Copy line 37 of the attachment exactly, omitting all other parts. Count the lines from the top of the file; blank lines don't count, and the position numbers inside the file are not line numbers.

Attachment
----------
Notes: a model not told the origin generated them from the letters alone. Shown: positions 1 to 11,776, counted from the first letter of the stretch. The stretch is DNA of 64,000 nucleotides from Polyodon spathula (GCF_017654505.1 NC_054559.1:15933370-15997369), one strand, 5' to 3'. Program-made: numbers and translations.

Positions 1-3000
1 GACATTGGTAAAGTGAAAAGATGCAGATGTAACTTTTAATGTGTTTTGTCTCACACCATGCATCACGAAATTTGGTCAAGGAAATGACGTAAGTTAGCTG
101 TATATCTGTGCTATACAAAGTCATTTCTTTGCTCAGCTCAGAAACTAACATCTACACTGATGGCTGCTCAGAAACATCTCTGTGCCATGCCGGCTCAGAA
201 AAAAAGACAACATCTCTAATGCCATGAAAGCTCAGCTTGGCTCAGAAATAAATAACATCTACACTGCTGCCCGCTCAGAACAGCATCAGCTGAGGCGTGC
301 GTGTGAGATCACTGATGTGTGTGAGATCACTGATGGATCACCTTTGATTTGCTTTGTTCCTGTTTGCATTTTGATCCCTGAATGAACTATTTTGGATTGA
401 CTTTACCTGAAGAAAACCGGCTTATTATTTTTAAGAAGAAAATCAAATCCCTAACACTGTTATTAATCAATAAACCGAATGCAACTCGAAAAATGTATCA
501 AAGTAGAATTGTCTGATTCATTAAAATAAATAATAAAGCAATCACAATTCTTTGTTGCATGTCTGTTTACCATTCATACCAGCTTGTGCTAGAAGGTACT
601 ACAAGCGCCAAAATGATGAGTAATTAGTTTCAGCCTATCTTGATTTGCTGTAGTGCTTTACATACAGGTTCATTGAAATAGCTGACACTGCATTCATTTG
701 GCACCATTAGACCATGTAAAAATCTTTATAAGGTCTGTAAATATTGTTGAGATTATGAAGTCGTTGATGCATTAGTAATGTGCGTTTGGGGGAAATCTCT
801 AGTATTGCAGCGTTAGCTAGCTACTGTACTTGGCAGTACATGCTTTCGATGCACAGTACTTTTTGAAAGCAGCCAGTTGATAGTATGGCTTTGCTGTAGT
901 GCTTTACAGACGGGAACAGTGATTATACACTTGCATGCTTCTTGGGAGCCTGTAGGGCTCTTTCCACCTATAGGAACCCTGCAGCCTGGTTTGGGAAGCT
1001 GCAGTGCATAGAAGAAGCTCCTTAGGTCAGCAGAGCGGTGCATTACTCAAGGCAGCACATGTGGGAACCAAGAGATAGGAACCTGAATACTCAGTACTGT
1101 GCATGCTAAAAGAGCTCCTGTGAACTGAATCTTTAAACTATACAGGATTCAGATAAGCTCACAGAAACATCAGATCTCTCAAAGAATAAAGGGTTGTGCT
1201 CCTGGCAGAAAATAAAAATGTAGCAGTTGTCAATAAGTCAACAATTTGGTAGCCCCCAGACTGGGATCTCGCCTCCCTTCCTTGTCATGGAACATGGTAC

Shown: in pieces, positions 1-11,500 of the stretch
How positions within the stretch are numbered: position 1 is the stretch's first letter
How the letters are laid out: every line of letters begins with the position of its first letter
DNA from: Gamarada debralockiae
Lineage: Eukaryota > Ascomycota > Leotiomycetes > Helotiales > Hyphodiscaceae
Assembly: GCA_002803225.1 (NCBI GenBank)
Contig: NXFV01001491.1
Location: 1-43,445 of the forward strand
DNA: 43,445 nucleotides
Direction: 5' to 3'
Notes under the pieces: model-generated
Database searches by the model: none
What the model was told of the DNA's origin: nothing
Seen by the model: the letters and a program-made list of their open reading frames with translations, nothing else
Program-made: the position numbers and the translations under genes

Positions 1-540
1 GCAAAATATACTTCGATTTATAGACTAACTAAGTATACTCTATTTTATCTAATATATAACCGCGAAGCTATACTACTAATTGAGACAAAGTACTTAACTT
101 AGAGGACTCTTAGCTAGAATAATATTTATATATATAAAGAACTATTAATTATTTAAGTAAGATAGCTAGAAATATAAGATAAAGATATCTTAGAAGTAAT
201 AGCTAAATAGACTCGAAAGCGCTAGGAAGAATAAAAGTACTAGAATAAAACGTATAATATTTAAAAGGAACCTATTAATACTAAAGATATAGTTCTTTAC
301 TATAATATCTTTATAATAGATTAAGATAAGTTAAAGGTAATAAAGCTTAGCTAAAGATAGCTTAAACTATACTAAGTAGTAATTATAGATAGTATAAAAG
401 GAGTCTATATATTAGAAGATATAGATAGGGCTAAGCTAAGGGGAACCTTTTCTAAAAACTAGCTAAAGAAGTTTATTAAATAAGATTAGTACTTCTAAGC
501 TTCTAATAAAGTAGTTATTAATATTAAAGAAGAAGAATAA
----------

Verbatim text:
501 TTCTAATAAAGTAGTTATTAATATTAAAGAAGAAGAATAA